Last month, 19-year-old Antawani Wright-Davis, who worked as a bicyclist delivering food for an app-based food delivery service, was struck and killed by a dump truck while working in Boston. Because of Wright-Davis’ status as an independent contractor, his estate was not eligible for any kind of workers’ compensation benefits. Unable to pay for his funeral, his family started a GoFundMe page to help with expenses.
The tragic story of Wright-Davis has once again raised concern among workers’ advocate groups and state labor departments about the safety of gig workers. Jessica Martinez, co-executive director of the National Council for Occupational Safety and Health (COSH), has some especially harsh words for the gig economy, instead calling it the “Tinder economy.” “When a temp worker is done with his or her shift,” she says, “the boss swipes left and claims to have no further obligation.”
One of the prime concerns raised about the safety of gig workers is the fact that the industries most likely to utilize them – ride-sharing and delivery services – are among the most dangerous in the country. According to the National Employment Law Project, taxi drivers and chauffeurs are five times more likely to be killed on the job than other workers. Martinez stresses that young workers are particularly at risk since they have less experience with safety hazards, have not always received proper training, are more likely to be in a motor vehicle accident, and are less likely to raise safety concerns with gig businesses they contract with.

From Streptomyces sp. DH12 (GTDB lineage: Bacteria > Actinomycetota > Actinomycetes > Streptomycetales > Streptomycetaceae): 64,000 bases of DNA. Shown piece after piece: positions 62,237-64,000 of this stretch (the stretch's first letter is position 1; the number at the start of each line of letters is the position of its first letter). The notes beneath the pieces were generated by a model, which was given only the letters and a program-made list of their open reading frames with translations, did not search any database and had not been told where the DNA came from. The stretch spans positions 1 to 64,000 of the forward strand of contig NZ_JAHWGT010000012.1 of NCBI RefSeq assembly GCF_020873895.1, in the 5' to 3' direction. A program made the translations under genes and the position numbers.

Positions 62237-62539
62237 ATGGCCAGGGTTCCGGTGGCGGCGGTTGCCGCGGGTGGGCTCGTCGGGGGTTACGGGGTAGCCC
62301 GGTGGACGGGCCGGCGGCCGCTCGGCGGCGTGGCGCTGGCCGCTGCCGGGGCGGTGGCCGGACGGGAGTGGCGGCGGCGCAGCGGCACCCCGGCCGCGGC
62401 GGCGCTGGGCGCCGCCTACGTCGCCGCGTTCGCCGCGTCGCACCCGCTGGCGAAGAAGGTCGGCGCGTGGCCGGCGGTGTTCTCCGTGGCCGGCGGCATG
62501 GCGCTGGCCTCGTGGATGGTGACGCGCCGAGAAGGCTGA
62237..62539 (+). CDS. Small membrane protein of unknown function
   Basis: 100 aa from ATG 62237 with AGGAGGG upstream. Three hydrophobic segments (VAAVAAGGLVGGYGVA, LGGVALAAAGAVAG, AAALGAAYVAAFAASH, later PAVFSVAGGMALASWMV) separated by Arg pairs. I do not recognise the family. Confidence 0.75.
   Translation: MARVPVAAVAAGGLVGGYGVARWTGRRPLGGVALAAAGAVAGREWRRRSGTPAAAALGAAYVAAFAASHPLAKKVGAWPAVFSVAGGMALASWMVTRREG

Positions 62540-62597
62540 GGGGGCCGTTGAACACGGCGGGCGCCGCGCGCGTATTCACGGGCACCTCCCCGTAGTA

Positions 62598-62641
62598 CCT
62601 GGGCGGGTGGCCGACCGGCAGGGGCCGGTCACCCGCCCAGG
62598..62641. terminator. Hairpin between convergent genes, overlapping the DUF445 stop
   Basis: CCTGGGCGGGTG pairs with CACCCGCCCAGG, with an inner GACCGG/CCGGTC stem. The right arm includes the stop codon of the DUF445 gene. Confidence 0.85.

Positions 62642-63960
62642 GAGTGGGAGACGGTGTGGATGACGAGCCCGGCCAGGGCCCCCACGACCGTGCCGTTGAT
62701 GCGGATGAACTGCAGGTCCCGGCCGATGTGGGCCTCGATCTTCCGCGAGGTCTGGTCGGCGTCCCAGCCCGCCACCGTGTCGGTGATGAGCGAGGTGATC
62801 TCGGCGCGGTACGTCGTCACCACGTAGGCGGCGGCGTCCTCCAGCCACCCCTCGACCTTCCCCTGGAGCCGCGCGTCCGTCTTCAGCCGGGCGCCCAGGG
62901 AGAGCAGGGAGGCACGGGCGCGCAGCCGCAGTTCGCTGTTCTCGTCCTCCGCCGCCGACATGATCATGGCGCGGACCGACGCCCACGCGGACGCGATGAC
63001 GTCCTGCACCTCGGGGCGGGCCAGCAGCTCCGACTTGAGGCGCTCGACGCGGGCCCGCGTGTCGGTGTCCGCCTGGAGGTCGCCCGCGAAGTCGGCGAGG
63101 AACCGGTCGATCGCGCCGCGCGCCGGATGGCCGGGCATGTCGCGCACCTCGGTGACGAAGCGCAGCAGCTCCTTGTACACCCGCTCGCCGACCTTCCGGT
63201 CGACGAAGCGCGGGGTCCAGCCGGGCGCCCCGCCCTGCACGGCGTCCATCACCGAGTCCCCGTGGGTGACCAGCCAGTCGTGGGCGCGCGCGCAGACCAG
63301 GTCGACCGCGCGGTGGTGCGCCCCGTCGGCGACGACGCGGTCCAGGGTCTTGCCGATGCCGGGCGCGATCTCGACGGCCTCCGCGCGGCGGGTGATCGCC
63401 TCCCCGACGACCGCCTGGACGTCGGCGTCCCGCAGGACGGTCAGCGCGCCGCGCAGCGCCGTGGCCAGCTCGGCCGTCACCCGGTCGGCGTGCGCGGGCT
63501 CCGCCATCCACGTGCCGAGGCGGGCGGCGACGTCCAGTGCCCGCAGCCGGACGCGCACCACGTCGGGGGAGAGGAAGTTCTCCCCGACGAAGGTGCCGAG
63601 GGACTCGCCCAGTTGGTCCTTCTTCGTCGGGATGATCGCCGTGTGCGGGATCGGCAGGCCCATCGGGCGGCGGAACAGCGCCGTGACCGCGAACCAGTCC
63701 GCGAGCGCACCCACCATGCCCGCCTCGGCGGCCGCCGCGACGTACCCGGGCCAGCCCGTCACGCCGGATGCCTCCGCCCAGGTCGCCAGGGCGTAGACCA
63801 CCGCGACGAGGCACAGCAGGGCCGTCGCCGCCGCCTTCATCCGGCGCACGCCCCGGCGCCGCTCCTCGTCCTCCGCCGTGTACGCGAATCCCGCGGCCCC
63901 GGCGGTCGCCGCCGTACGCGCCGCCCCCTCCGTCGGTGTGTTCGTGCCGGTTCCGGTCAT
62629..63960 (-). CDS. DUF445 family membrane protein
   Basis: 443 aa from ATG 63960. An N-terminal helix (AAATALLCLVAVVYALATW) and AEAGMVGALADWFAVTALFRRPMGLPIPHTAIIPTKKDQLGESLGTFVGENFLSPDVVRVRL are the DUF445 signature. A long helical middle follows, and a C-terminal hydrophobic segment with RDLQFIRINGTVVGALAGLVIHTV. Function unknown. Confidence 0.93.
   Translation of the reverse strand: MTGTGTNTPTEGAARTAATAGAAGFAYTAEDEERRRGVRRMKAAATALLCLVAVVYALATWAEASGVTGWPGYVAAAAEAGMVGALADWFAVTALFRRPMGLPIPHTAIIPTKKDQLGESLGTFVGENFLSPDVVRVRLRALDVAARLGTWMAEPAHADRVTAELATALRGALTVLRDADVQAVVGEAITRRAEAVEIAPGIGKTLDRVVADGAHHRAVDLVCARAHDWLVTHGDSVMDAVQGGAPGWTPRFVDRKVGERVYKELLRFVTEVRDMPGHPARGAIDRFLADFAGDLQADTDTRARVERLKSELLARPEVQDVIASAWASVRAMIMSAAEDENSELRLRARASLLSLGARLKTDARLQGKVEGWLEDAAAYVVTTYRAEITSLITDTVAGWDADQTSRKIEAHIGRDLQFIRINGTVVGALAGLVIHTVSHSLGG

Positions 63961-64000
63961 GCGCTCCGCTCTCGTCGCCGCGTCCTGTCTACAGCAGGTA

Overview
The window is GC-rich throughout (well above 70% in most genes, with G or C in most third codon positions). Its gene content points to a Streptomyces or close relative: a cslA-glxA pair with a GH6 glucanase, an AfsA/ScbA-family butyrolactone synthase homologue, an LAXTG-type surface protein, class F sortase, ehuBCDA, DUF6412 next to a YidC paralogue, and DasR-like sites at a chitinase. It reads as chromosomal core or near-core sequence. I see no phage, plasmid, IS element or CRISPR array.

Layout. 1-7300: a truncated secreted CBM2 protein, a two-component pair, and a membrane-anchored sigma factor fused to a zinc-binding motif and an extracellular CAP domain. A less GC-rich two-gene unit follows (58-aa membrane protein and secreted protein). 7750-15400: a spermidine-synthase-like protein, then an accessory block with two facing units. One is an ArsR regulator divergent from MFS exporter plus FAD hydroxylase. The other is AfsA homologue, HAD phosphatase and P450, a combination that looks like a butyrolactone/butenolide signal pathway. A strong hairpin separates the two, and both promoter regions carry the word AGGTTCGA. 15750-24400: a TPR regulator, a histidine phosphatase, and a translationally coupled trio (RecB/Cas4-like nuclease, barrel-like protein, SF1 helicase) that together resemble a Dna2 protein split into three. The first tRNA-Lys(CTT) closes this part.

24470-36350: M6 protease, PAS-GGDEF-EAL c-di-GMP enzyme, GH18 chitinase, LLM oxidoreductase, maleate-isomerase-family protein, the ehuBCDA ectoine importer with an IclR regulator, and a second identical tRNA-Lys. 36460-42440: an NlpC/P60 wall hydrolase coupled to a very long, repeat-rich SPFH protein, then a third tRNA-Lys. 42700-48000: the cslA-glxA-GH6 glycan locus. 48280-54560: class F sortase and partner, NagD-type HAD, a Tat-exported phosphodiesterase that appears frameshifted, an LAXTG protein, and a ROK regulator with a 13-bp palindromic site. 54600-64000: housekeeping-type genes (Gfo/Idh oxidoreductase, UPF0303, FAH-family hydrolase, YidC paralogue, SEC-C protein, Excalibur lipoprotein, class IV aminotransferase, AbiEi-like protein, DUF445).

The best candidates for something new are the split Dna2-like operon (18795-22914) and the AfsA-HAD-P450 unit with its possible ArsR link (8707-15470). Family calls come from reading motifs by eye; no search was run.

The biggest problem, obviously, is that modern gig businesses cannot readily offer benefits such as workers’ compensation coverage without threatening the very independent contractor model that serves as the foundation for the overwhelming majority of gig economy companies. This is yet another reason why gig reform is necessary from state and federal regulators.
We have discussed the recent push for portable benefits programs for gig workers several times on this blog, including the introduction of federal legislation—“Portable Benefits for Independent Workers Pilot Program Act”—which would provide $20 million in grant funding to help states, localities and nonprofit organizations experiment with portable benefits models for gig economy workers. State legislators in New York and Washington are also fighting for legislation that imposes a fee on gig economy transactions and establishes an independent fund to offer portable benefits for workers. Only time will tell whether these bills will pass and whether other states will follow suit. Meanwhile, COSH continues to work with several local organizations to push legislation to protect temporary and gig workers from a workplace safety perspective. Stay tuned to the blog for further developments.